US-Africa Relations: A Case Study of US-Kenyan Economic Diplomacy


  • Vahid Nick Pay
  • Ronny Gitonga-Mutethia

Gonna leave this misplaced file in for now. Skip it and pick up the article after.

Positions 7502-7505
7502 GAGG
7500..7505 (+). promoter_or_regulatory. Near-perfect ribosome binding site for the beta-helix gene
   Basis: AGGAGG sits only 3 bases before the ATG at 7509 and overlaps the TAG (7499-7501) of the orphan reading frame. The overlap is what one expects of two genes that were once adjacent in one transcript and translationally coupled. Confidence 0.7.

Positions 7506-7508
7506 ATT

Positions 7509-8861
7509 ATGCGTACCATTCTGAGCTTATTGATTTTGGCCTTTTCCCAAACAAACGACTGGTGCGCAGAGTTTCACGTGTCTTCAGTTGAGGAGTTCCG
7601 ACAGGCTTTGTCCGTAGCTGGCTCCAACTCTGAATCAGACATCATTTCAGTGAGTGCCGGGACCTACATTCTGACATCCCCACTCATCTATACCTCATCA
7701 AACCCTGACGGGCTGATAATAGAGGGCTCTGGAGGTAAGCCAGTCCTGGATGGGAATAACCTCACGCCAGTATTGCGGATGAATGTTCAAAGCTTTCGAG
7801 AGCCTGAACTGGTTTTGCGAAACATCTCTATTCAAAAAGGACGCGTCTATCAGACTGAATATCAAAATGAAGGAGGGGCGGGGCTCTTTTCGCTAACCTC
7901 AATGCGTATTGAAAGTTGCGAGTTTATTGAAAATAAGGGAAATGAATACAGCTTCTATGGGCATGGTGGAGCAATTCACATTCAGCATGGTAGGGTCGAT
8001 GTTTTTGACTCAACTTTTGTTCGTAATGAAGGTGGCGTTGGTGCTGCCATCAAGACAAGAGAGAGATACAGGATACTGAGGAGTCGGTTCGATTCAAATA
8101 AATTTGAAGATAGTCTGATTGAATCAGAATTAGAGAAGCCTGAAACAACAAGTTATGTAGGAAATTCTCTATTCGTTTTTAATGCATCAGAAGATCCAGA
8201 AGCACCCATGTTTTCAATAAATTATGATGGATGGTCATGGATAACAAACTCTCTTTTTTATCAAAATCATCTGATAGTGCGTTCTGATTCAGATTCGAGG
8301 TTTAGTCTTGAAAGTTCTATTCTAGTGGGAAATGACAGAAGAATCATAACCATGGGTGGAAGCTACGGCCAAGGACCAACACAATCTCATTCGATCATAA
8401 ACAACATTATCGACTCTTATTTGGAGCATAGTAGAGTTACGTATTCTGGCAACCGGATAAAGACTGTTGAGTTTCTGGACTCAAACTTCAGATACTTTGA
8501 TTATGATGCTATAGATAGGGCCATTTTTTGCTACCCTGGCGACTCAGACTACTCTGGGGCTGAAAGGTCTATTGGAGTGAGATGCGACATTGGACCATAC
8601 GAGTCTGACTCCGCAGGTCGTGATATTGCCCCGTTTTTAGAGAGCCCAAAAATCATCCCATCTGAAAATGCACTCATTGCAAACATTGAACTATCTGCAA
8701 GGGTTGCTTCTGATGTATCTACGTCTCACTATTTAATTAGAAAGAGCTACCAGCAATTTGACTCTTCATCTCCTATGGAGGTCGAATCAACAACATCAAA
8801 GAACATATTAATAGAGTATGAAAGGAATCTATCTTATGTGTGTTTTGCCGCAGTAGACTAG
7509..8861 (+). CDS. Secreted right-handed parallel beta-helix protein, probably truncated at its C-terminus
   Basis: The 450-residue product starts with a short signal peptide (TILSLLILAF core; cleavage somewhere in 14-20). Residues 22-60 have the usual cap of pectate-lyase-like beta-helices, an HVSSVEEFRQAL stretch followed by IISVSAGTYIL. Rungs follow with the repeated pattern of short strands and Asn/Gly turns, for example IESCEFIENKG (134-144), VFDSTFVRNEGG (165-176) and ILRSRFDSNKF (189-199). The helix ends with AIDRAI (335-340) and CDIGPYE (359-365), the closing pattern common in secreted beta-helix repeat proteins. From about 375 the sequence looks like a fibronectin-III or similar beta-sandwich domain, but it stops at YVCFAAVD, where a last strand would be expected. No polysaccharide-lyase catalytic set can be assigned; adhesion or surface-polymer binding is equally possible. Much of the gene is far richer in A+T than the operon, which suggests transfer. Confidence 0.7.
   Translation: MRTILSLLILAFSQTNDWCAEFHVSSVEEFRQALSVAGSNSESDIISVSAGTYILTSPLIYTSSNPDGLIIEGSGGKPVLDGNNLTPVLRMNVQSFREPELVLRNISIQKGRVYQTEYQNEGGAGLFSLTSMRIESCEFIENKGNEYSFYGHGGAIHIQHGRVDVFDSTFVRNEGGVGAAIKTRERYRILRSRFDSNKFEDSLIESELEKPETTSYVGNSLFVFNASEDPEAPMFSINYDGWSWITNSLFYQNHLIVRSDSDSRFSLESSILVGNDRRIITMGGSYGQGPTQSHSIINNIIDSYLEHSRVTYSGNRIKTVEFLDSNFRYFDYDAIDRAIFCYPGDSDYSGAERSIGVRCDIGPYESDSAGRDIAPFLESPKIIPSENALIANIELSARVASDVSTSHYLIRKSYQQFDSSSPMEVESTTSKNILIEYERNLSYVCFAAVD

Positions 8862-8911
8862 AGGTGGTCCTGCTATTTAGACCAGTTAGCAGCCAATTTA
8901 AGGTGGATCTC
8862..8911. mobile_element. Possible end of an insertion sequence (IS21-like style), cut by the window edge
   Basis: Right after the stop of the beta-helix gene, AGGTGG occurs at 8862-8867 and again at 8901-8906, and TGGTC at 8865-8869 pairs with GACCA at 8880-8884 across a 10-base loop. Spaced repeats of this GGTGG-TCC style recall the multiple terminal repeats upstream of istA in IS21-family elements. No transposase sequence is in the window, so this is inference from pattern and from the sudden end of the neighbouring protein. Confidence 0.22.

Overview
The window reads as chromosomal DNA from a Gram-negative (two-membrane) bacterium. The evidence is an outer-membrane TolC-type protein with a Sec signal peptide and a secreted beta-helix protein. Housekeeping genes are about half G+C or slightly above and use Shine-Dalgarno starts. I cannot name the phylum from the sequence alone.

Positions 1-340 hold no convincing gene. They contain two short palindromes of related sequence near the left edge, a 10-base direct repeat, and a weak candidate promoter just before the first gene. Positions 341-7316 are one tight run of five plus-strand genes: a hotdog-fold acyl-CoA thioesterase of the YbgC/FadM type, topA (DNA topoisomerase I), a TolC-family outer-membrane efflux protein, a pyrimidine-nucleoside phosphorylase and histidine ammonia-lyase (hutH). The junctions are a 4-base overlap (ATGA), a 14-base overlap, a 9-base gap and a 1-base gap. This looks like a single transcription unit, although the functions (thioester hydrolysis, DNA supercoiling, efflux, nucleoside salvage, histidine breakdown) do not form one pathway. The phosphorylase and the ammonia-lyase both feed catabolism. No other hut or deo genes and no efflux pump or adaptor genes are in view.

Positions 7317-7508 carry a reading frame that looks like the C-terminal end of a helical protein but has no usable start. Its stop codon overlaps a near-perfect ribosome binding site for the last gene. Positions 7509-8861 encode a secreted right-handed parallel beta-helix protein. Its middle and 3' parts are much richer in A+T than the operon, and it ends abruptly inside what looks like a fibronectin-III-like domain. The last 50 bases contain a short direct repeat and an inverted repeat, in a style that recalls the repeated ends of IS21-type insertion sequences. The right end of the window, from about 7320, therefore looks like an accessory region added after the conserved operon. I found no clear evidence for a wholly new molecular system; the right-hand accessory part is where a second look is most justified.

Challenging the predominant tendency of political economy scholars and practitioners to rationalize the evolution towards unprecedented US-African bilateral Free Trade Agreements almost exclusively through the lens of US interests and global geoeconomic rivalries—and rarely from the perspective of deliberate and calculated intentions of African countries—this article establishes that the progressive recalibration of the US-Kenya economic diplomacy between 2001-2020 has been shaped in equal measure by two separate but complementary mechanisms. The first is a systemic mechanism that arises from the US neorealist balance-of-threat responses to the global geoeconomic realignment. The second is a reductionist agential mechanism from the Kenyan side that is exhibited through the constructivist-reimagining by the State of its identity within its regional structures, as well as a series of interventions by high profile state-based actors and an influential Kenyan business sector. The article exposes vital but unheralded factors that impact asymmetric US-Africa economic diplomacy and challenges the ostensible notion that Kenya and other African states are merely ‘acted-upon’ peripheral actors in the ongoing global trade policy reformulation.